how to do descriptive writing
To plan for your descriptive essay, try brainstorming a list of phrases and words that can be used to describe your particular topic under each of the five senses. This way you start creating or recreating the experience in your mind along with the right words to convey it to your readers.
A descriptive essay while can seem simple can prove to be difficult, especially if you struggle to find the words or vocabulary to create that picture for someone. Once way to overcome this is to read as much fiction as you can. This will allow you in the first instance to replicate the style of the authors you read and later on find your own style.
Generally speaking, a simile is weaker than a metaphor. “Her hair felt like silk” just isn’t as powerful as “Her hair was silk”. But both figures of speech have their place in good descriptive writing.
You may think that it’s impossible for mere “words” to compete with a movie camera. And to an extent, you’re right…
If you had to pick a study buddy, you would pick this guy.
The Five-Step Writing Process for Descriptive Essays
Professional writers know one thing: Writing takes work. Understanding and following the proven steps of the writing process helps all writers, including students. Here are descriptive essay writing tips for each phase of the writing process:
Your essay needs to be structured in a manner that helps your topic to make sense. If you are describing an event, you will need to write your paragraphs in chronological order. If you are writing about a person or a place you need to order the paragraphs so that you start off in a general manner and then write more specific details later. Your introductory paragraph sets the tone for the rest of the essay, so it needs to set out all of the main ideas that you are going to cover in your essay.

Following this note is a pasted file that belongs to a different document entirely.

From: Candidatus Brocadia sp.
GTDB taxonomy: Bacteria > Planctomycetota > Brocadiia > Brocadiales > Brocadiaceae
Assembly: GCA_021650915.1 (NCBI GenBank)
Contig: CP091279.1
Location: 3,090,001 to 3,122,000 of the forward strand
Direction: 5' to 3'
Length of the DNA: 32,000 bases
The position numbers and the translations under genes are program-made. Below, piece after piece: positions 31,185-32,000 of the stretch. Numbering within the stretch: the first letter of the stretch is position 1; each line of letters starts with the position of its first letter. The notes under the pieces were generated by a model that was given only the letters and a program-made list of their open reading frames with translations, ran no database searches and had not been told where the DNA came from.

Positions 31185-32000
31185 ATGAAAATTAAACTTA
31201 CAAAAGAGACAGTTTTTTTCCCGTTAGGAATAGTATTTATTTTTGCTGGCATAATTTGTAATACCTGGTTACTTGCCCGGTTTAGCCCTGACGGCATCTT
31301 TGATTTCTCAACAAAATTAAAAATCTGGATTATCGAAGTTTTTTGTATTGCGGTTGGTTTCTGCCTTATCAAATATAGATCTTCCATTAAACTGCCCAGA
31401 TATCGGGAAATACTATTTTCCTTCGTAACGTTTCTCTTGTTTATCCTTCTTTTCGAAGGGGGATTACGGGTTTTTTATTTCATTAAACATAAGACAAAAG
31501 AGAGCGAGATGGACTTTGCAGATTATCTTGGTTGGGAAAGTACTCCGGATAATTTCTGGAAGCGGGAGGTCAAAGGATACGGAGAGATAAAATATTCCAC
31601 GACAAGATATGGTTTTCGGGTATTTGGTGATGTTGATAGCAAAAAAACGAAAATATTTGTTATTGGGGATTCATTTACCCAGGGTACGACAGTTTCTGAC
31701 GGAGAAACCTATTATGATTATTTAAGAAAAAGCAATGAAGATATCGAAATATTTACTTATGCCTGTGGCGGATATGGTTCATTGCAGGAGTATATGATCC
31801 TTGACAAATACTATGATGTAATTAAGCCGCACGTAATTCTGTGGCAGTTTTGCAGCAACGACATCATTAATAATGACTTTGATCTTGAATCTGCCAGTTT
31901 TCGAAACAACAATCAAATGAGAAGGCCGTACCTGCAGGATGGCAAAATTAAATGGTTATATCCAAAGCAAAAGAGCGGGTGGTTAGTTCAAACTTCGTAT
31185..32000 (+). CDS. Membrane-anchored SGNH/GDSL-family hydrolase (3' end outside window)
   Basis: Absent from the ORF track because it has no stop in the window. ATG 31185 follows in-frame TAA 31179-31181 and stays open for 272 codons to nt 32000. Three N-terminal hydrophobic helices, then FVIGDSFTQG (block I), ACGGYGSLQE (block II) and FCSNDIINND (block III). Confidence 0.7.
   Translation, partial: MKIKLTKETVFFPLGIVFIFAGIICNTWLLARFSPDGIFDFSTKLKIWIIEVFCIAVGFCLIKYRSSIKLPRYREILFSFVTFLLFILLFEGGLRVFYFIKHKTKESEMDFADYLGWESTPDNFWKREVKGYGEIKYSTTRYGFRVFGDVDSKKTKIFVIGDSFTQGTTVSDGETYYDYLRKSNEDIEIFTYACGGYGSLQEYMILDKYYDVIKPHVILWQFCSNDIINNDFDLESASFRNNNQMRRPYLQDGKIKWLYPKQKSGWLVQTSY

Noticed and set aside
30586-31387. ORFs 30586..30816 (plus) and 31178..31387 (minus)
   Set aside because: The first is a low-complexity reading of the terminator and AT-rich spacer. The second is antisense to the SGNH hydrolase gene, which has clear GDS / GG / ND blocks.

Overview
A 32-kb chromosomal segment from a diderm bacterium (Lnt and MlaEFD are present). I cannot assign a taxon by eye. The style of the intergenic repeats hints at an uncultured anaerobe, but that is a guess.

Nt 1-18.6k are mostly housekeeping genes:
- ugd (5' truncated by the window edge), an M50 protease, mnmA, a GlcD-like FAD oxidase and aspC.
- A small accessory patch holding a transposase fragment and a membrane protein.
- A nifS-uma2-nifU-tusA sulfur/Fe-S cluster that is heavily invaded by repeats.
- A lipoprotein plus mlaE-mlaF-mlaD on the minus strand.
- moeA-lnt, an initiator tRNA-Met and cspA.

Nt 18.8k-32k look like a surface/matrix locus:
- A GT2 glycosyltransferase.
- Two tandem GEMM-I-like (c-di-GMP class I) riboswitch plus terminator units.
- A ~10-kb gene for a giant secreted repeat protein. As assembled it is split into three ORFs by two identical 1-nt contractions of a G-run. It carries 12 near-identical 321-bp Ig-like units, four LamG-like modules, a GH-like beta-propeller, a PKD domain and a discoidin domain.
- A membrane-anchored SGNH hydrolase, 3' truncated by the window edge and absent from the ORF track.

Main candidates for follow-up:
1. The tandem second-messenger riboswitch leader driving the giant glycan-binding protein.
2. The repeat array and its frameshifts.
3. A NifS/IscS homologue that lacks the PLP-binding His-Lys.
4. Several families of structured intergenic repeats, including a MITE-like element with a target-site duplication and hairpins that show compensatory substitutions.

Finally, the conclusion paragraph makes a summary of the entirety of your essay. This conclusion also needs to reaffirm your thesis (if necessary). Your conclusion needs to be well written because it is the final thing to be read by your reader and will remain on their mind the longest after they have read the remainder of your essay.
The Writing Fix provides a lesson plan for using Roald Dahl’s The Twits as a mentor text to teach descriptive writing.
This resource from Greenville County Schools in South Carolina provides several ideas for writing in math class. Writing and mathematics are similar in that they both require gathering, organizing, and clarifying thoughts. Writing can assist math instruction by helping children make sense of mathematics and by helping teachers understand what children are learning.